Texas Architect May/June 2011: Context
The May/June 2011 edition, Context, features projects that strike a balance between a building’s unique program and the desire for synthesis with its surroundings. The U.S. Courthouse in El Paso directly relates to the region’s geography while adhering to stringent security standards; the restoration of Ancient Oaks near Bastrop recaptures a once-lost sense of place through sensitivity to existing conditions; the Museum of the Pacific War in Fredericksburg demonstrates how to tell a heroic story without overwhelming a small town’s historic fabric; and Singing Bell Ranch offers its city-dwelling owners a getaway of "ranch pragmatism" and prevailing breezes. Other articles include a news update on the City of Austin’s Great Streets program, two commentaries on the 82nd Texas Legislature, a profile of Sisters’ Retreat by Mell Lawrence Architects, and an account of how Ziegler Cooper Architects helped a historic church in Plantersville accommodate a sudden influx of members.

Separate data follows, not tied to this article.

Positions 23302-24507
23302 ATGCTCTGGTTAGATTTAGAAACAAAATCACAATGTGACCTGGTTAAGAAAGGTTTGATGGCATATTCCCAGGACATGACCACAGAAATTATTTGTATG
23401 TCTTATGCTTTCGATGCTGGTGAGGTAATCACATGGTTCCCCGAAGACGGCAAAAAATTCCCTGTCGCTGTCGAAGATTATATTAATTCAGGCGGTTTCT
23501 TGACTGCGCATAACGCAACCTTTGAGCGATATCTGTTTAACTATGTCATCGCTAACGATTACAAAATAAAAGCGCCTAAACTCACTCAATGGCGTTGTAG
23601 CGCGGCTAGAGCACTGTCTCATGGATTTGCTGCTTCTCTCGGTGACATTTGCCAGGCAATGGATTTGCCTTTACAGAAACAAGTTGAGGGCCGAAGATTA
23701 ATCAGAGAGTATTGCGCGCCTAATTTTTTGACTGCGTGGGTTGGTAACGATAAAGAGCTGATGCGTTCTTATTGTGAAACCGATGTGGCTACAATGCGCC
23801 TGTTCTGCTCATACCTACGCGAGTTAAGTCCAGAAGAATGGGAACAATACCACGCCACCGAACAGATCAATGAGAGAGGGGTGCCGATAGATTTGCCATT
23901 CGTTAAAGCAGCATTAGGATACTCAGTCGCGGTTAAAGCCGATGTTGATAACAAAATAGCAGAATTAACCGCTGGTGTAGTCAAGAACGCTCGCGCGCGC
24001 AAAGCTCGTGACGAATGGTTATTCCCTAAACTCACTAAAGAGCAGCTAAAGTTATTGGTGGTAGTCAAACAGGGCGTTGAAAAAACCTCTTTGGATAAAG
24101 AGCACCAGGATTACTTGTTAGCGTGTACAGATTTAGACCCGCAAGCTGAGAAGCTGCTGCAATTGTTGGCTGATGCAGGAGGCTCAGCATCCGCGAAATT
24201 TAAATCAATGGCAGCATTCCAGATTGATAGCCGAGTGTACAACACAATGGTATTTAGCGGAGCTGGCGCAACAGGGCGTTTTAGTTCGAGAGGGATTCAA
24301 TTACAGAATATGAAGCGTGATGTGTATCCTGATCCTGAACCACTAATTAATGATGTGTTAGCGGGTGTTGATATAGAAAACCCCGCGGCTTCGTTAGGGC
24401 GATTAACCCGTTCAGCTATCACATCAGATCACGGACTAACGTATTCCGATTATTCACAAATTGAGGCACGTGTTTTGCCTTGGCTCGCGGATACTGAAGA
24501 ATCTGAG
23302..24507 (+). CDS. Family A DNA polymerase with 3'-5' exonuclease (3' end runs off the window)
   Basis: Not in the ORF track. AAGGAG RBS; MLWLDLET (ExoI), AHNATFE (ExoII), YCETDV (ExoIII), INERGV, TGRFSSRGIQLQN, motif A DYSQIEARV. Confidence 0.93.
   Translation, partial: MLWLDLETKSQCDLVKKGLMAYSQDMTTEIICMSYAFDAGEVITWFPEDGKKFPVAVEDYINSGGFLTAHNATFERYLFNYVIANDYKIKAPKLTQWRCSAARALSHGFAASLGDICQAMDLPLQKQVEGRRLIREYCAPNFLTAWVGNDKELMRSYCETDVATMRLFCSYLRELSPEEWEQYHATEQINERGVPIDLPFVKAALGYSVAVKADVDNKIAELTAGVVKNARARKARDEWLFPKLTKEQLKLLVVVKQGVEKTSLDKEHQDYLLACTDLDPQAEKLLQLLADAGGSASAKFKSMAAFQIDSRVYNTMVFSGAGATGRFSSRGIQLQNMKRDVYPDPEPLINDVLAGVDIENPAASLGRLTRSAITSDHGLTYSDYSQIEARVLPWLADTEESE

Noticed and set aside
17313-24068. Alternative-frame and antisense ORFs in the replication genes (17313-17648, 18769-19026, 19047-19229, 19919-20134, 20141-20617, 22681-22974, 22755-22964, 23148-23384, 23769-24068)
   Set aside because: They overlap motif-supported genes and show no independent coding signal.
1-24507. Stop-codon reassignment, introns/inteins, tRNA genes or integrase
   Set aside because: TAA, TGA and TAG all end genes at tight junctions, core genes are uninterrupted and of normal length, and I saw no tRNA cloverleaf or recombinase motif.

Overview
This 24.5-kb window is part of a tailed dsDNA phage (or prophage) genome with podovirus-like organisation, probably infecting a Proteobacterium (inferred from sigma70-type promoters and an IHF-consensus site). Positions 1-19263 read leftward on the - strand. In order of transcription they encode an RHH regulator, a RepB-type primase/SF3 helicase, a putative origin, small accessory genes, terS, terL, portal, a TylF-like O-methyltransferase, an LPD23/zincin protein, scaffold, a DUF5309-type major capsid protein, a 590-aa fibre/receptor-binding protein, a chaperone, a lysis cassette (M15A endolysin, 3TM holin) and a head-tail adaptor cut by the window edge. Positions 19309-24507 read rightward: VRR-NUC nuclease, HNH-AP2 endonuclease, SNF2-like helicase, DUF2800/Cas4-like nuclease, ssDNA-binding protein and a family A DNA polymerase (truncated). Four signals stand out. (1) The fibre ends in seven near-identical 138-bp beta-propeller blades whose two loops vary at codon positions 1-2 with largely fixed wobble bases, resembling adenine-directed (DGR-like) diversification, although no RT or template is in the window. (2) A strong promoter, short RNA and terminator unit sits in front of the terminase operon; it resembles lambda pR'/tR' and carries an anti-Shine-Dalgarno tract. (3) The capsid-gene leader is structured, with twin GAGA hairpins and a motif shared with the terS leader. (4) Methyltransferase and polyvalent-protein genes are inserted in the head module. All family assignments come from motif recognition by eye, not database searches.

TEXAS ARCHITECT 5 / 6 2 011 7 E D I T O R ’ S N O T E WITH HURRICANE KATRINA BEARING DOWN on the Louisiana shoreline six years ago, New Orleans native Daniel Samuels, AIA, and his extended family hurriedly joined the late-evening exodus slowly snaking westward along Interstate 10. Samuels, an architect then 46 years old with a wife and two small daughters, had no clear plan for the immediate future other than to evade next morning’s monstrous landfall. Aiming to reach safe haven in Houston, the three-vehicle Samuels caravan spent most of the night and following day stuck in traffic. They eventually detoured to Dallas before ultimately setting their sights on Austin where a friend recommended an elementary school for the girls. No sooner had they walked through the school’s front door did a social worker greet them with news that a nearby resident had a garage apart- ment available for a “Katrina family.” That was Susan Toomey Frost of the Travis Heights neighborhood, the first of several “incredible generous people” whom Samuels credits for helping his family through their trying four-month-long displacement. The next task was securing positive cash flow. Samuels contacted Sally Fly, Hon. AIA, at AIA Austin, who offered space in the chapter’s offices for him to put together a portfolio of work. “I also received a warm Texas wel- come from John Nyfeler (FAIA),” Samuels recalled recently in a telephone interview, “who invited me to several AIA functions and introduced me to many of the local practitioners.” Meanwhile, Samuels’ physician wife, Nona Epstein, found work at the UT health clinic. Samuels quickly landed an interview with John Volz, AIA, through Susan Frost, who had worked with the Austin architect on local preserva- tion efforts. “My background in restoration and adaptive re-use projects in New Orleans dovetailed well with Volz’s focus on historic architecture,” Samuels says, “and John and his partner Tere O’Connell instantly made me feel at home in their office. I have always loved the challenge of restoring historic buildings to new life, so the opportunity to work at Volz & Associ- ates felt like a godsend.” Soon he was back in his element, working on an expansive project involving additions to and restoration of an 1857 house near Bastrop. (See “Homestead Reclaimed” on p. 40.) “Being able to crawl around in the attic and measure architectural details and touch the fabric of a place like that was like a walk in the woods in a time of stress,” Samuels says. “I’ve always been attuned to and found a great deal of fulfillment in working with historic fabric. And finding that work in Austin gave me a feeling of continuity.” Learning firsthand about antebellum construction in Central Texas, Samuels was intrigued with how the materials at hand – limestone and timber – and the response to local climate yielded building forms and proportions very different from those in Louisiana from the same era, but with an overlay of period architectural detail that felt familiar. One month after Katrina, Samuels returned to New Orleans and was shocked to see it essentially in ruins. On a second trip the following month, he says, “the city still looked pretty grim.” Today, with his hometown in better shape but still recovering, Samuels and family are back in their 1912 raised side-hall shotgun cottage in the Bayou St. John neighborhood. The house, located on the high ground of Esplanade Ridge, sustained some wind damage, but, he says, “We were incredibly fortunate.” He’s picked up his practice where he had left it on August 27, 2005, the day before Katrina hit with Category 5 intensity. As before, Samuels primarily concentrates on a mix of custom residential and adaptive re-use, but now he’s also deeply involved in community-based planning efforts. That volunteer work, he says, offers a “resolution about the entire Katrina experience, a sense of fulfillment in working with my fellow New Orleanians to find ways to rebuild a stronger, healthier city.” Safely distanced from the fear and anxiety brought by the hurricane and his family’s abrupt evacuation, Samuels looks back on their time in Austin with fond memories of its unique character and its dedicated professional community. He says, “The folks we met and who helped us in so many ways made the difference for us between what could have been an utterly devastating experience but was instead a bridge to recovery.” STEPHEN SHARPE, HON. TSA Out of Context Fleeing 2005 hurricane, New Orleans architect and his family found open arms in Austin PHOTO BY IS TOCK / W HIRL ER